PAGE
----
EC maxon motor

The flawless launch of the SpaceX Falcon 9 rocket on 22 May 2012 is another successful step for maxon motor in the use of high precision motors in the astronautics industry. The crucial tasks of the maxon motors in the SpaceX mission included orienting the solar arrays of the Dragon spacecraft towards the sun to provide the power supply.

The first private cargo capsule in the history of space travel was launched into space on 22 May 2012 from the Cape Canaveral Air Force Station in Florida, US. The voyage of the unmanned ‘Dragon’ spacecraft, developed by the Californian company SpaceX, was a historical event for all involved. Never before has a private company developed a combined spacecraft and launch system that is capable of undertaking an orbital rendevous and then returning to earth.

Brushless maxon motors for mission-critical tasks

EC maxon motors were used on the voyage to the ISS to rotate the solar arrays to keep them aligned with the sun as Dragon orbited the earth, open the instrument bay door which contains navigation equipment, and lock in place the fixture that allows Dragon to be grappled by the space station’s robotic arm.

On 25 May 2012, astronaut Donald Pettit successfully used the 17.6m robotic arm of the ISS to grapple the Dragon and guide it to the docking point on the space station. The 4.4m tall Dragon spacecraft supplied 520kg (1,146lbs) of scientific equipment and food to the ISS. On 31 May the 6t capsule detached from the ISS and splashed down under parachutes in the Pacific Ocean off the coast of California on the same day. The capsule was returning 660kg (1,455lbs) of material from the ISS. Now that NASA has phased out its space shuttle program, the Dragon is the only means of transporting such large quantities of material back to earth.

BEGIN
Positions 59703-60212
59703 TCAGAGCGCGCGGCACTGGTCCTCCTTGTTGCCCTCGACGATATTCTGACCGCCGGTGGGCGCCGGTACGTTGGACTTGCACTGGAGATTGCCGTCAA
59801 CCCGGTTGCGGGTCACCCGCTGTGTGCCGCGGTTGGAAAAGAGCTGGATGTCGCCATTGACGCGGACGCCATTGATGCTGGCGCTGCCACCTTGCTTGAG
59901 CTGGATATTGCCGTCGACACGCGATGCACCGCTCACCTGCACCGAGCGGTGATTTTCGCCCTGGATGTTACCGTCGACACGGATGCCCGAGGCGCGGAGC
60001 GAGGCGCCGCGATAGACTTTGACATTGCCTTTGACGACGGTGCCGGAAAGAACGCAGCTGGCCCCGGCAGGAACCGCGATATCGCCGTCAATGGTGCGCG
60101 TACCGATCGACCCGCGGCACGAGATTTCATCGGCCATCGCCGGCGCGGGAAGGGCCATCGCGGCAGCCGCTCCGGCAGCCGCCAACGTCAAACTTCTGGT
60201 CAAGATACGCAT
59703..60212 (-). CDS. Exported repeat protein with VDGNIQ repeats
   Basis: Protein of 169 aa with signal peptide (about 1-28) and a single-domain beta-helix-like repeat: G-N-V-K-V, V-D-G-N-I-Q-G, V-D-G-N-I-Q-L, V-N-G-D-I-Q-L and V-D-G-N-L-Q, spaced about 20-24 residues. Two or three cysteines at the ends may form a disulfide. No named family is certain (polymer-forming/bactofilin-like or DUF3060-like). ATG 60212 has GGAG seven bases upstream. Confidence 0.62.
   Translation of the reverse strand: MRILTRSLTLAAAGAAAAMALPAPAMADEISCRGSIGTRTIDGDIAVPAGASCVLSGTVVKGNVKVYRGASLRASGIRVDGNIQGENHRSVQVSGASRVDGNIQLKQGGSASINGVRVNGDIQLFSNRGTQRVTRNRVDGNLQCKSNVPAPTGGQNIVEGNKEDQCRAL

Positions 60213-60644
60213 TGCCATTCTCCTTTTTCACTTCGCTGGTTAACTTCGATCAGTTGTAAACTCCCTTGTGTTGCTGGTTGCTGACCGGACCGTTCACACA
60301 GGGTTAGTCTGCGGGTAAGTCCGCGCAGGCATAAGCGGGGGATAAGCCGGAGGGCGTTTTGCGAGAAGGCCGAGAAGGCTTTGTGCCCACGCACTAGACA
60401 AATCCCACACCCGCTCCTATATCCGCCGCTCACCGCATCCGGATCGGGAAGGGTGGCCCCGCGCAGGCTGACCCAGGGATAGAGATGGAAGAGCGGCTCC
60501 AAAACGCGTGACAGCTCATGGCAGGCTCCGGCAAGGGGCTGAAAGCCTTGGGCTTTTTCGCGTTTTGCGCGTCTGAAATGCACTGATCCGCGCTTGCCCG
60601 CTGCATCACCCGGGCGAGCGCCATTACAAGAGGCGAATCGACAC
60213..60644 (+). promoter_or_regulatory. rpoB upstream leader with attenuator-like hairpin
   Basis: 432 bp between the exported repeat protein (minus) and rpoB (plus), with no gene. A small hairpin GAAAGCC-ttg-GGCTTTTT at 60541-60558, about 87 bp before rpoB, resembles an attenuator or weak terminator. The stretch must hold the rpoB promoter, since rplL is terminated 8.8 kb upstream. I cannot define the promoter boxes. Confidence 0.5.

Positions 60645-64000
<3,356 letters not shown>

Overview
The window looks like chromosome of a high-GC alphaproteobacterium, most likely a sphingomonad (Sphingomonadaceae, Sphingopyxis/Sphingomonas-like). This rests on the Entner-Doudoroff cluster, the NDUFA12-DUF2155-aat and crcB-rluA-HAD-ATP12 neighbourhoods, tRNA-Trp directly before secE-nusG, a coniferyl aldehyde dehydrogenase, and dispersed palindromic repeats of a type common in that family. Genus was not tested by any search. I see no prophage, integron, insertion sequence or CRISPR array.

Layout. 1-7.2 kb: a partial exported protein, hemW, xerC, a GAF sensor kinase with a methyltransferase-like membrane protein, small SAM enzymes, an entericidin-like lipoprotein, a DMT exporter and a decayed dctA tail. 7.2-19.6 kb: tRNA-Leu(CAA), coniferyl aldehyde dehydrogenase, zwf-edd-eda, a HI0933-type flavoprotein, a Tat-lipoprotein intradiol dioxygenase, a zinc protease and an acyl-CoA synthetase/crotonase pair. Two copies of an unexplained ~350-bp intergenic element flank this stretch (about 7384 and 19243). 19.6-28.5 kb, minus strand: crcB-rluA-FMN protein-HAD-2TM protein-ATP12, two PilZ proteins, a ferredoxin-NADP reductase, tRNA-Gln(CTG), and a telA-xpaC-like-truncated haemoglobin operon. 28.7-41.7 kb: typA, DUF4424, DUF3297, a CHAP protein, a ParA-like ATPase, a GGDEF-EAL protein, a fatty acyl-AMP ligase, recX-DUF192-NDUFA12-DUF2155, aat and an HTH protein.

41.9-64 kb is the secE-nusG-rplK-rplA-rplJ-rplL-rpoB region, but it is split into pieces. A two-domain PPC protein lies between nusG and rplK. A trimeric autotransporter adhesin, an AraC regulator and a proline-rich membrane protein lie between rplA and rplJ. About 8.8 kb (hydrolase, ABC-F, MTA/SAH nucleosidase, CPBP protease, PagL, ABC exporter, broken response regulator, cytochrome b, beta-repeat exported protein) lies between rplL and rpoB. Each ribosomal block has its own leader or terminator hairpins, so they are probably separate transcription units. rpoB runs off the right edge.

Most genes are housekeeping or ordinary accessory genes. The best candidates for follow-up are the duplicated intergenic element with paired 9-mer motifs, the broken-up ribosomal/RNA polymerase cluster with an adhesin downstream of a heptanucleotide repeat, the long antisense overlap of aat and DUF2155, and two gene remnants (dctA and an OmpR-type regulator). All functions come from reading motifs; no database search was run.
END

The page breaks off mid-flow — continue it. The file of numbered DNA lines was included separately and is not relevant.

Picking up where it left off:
The maxon team has been working on the SpaceX motor project for the last year. This is a milestone in the history of maxon, and the story isn’t over yet, as NASA has contracted with SpaceX for another 12 flights to the ISS. In a few years, the spacecraft will carry seven astronauts to the international space station.

For maxon motor, this latest flight is a major step forwards in the future of commercial aerospace applications. With the Mars rovers Opportunity and Spirit, maxon motor has previously demonstrated that maxon motors function flawlessly, even in outer space and on other planets.

"We recognised the significance of what SpaceX were trying to achieve when they first approached us for motors several years ago. Our participation demonstrates that our standard industrial motors now have the technological sophistication that enables them to function in the critical roles needed for the success of this ground-breaking mission," explained Robin Phillips and Kornelia Stubicar, the two managers of the SpaceX motor project at maxon who, together with their team, implemented the development of the Dragon motors.